Dog Tag Essential Information

  • Name and address
  • One or two reliable telephone numbers with answering machines
  • A line that reads: "Reward for return" When you're traveling with your dog, buy replaceable key tags and list your name and a number where you can be reached at each leg of your tour.

If you're considering a more permanent means of identifying your dog (since collars can come off or be removed by thieves), you can choose tattoos or microchips. Relatively painless, a tattoo can be done by your vet while your dog is under anesthesia. Or, your vet can implant a microchip into your dog's skin by injecting it between his shoulder blades.

Many shelters, vets and even medical labs will check for tattoos and run a scanner over unidentified dogs to check for a microchip, then contact the national registry where your dog's number is on file. Since microchips have been introduced, shelters have been able to return a significantly higher number of dogs to their owners than they'd been able to through collars alone. Of course, sometimes the tattoo can't be easily read, the scanner-if there is one at all-may not be compatible with the microchip, or your dog may be found by a person unfamiliar with these systems, who simply wants to phone the owner. Err on the side of caution: Always keep a collar on your dog if he's outside or if there's a chance he might slip out of the house.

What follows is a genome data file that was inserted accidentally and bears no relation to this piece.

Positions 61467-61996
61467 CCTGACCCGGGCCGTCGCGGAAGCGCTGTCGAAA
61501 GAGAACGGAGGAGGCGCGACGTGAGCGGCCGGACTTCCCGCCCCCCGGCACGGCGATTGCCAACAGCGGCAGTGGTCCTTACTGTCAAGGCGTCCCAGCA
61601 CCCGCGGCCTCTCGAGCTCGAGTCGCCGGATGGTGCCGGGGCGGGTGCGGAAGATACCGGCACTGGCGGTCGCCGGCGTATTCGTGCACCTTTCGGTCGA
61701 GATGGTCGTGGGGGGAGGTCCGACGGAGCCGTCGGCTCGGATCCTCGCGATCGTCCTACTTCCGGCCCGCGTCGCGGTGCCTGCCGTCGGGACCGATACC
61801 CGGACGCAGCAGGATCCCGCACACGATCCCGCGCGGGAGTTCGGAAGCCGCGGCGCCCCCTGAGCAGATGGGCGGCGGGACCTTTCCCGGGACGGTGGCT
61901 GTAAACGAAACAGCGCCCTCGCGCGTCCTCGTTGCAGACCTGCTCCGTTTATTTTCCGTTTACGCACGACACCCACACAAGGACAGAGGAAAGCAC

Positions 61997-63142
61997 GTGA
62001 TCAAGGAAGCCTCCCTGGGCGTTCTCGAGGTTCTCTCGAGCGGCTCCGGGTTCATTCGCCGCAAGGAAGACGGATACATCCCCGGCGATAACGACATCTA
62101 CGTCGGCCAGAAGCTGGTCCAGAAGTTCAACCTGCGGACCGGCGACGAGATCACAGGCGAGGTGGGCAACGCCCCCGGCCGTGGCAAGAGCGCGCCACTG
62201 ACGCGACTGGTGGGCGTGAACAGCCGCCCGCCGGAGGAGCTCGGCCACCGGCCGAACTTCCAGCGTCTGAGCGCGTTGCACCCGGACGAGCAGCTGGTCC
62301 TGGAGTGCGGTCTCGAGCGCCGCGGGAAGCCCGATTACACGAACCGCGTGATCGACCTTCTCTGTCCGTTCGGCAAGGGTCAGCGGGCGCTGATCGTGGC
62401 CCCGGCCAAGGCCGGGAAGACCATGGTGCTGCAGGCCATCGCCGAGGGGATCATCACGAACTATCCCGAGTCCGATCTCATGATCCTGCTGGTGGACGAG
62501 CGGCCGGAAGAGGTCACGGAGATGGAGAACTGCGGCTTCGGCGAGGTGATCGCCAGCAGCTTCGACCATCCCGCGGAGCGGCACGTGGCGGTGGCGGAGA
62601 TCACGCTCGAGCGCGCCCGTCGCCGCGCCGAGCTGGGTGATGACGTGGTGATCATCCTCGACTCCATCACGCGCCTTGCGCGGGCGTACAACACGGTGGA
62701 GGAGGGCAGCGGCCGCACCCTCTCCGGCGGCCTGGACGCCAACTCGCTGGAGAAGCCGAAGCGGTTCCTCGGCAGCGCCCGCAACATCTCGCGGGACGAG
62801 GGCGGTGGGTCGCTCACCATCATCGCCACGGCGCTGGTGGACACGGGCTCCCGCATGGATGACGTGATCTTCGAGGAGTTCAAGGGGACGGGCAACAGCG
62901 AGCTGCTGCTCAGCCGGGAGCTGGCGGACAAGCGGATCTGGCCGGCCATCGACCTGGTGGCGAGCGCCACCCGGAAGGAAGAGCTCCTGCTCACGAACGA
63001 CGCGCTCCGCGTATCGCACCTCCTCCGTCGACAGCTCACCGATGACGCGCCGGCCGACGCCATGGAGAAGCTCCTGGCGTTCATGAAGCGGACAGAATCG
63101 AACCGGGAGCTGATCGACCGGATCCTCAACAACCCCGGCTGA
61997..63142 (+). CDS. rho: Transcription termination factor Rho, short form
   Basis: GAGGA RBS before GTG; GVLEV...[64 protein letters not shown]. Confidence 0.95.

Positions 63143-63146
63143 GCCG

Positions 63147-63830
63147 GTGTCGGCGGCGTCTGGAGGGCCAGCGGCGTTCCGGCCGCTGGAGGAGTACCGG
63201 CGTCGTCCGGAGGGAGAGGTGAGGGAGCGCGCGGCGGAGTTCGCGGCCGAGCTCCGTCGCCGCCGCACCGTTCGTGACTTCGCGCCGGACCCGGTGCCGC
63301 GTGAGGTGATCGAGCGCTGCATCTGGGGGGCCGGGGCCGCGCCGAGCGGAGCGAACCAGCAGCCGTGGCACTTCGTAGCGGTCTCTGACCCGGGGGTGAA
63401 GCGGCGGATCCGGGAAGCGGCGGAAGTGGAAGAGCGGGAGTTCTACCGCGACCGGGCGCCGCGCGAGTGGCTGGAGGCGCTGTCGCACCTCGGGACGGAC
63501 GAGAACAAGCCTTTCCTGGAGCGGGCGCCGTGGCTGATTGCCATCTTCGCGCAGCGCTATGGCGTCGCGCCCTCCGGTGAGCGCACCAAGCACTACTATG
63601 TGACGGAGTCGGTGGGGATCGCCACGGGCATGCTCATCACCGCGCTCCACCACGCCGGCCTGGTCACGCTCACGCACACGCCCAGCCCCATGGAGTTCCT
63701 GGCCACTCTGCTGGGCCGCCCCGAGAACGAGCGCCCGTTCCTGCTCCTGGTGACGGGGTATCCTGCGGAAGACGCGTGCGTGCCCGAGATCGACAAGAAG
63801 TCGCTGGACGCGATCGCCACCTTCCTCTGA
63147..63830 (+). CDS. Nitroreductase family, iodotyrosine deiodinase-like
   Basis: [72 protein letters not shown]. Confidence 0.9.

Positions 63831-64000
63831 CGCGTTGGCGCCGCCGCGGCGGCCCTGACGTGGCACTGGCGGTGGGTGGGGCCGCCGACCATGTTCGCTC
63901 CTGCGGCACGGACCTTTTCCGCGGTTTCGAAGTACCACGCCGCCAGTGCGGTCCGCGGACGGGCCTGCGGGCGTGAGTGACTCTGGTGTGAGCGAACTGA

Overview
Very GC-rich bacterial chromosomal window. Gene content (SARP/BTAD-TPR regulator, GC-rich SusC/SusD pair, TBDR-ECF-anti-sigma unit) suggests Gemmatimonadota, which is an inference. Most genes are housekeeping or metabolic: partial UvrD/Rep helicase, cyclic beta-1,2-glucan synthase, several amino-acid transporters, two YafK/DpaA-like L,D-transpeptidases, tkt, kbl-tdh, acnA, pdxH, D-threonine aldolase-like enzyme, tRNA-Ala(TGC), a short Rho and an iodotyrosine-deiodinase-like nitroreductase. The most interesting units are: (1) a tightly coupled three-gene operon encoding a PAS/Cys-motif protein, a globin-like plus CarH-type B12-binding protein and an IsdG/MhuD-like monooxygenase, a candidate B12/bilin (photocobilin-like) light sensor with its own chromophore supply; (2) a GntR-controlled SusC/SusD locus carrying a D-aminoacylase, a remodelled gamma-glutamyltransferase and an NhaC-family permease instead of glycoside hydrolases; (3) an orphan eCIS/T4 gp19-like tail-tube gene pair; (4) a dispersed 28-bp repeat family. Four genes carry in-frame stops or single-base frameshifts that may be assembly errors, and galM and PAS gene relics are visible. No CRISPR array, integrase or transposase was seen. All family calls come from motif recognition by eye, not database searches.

Recent photos of your dog will further ensure that you can always identify him. Include some shots that clearly show his face, some that show his entire body, and some that focus on his identifying features. You may think you'd always be able to recognize him, but a scared or disturbed dog can take on a whole different look and fool both you and any animal shelter worker to whom you're describing him.